Using an IRA Rollover As a Short-Term Borrowing Source Every so often you may face a temporary cash crunch when you desperately need some extra dough, but just for a short time. You will have the necessary cash in a month or so, but that doesn't help right now. A potential solution is "borrowing" from your IRA account, which can be done with virtually zero paperwork, no delays from balky loan officers, and no interest charge. You simply withdraw the needed funds and make sure you then replace the money within 60 days. You are considered to have made a tax-free IRA rollover. The money can be deposited back into the same IRA account it came from or into a different account, but each account can receive only one of these rollover deposits during any 365-day period. ("Direct" or "trustee-to-trustee" rollovers from another IRA into the account in question don't count for purposes of the one-year waiting period rule, nor do rollovers of distributions from qualified retirement plans.) But remember: If these guidelines are violated, you are considered to have made a taxable IRA withdrawal, and you may owe the 10% premature withdrawal penalty.Kind of an interesting proposition. If you need cash for a few days, this would be a legitimate option...and you can do it once a year. Seems a little fishy to me though. Is it legal? Yes. Is it abusing the purpose of a rollover? I dunno.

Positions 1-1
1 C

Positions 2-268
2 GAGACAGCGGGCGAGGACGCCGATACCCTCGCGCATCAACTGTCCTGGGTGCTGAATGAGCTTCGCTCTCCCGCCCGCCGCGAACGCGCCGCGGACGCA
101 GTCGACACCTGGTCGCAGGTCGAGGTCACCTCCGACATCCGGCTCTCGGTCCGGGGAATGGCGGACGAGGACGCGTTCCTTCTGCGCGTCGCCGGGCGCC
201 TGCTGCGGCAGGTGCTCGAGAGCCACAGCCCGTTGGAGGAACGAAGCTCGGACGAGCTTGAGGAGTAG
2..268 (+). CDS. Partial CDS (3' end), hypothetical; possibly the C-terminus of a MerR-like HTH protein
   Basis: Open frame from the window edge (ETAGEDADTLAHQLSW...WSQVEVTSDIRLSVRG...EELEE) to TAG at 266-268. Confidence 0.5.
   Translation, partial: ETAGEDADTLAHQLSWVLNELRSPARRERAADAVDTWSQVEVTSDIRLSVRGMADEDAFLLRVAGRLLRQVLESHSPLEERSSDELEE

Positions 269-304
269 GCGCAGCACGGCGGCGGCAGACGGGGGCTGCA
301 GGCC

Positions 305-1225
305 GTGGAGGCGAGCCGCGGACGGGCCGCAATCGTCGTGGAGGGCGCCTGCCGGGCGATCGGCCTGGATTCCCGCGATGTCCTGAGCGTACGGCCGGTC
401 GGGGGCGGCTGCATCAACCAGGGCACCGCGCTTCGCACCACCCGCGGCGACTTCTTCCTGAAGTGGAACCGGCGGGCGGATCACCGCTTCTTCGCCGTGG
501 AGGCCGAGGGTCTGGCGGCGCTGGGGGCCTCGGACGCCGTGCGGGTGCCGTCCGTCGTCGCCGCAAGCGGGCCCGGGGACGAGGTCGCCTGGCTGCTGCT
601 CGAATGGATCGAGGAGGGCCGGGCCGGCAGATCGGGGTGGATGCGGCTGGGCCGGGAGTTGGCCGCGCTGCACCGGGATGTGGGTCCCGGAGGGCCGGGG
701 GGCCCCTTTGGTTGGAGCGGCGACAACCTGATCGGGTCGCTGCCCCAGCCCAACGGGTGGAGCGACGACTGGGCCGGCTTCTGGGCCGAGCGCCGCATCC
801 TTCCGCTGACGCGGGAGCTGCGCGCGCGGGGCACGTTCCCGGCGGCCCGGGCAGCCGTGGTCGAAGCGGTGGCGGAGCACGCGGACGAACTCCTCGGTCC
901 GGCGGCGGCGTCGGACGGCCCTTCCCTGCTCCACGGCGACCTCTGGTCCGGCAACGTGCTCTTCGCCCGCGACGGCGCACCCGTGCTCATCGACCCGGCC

Monday, February 27, 2006
Using an "IRA rollover" As a Short-term Loan...
Just read an interesting article on IRAs, and in it, I happened to stumble over an excerpt that caught my eye: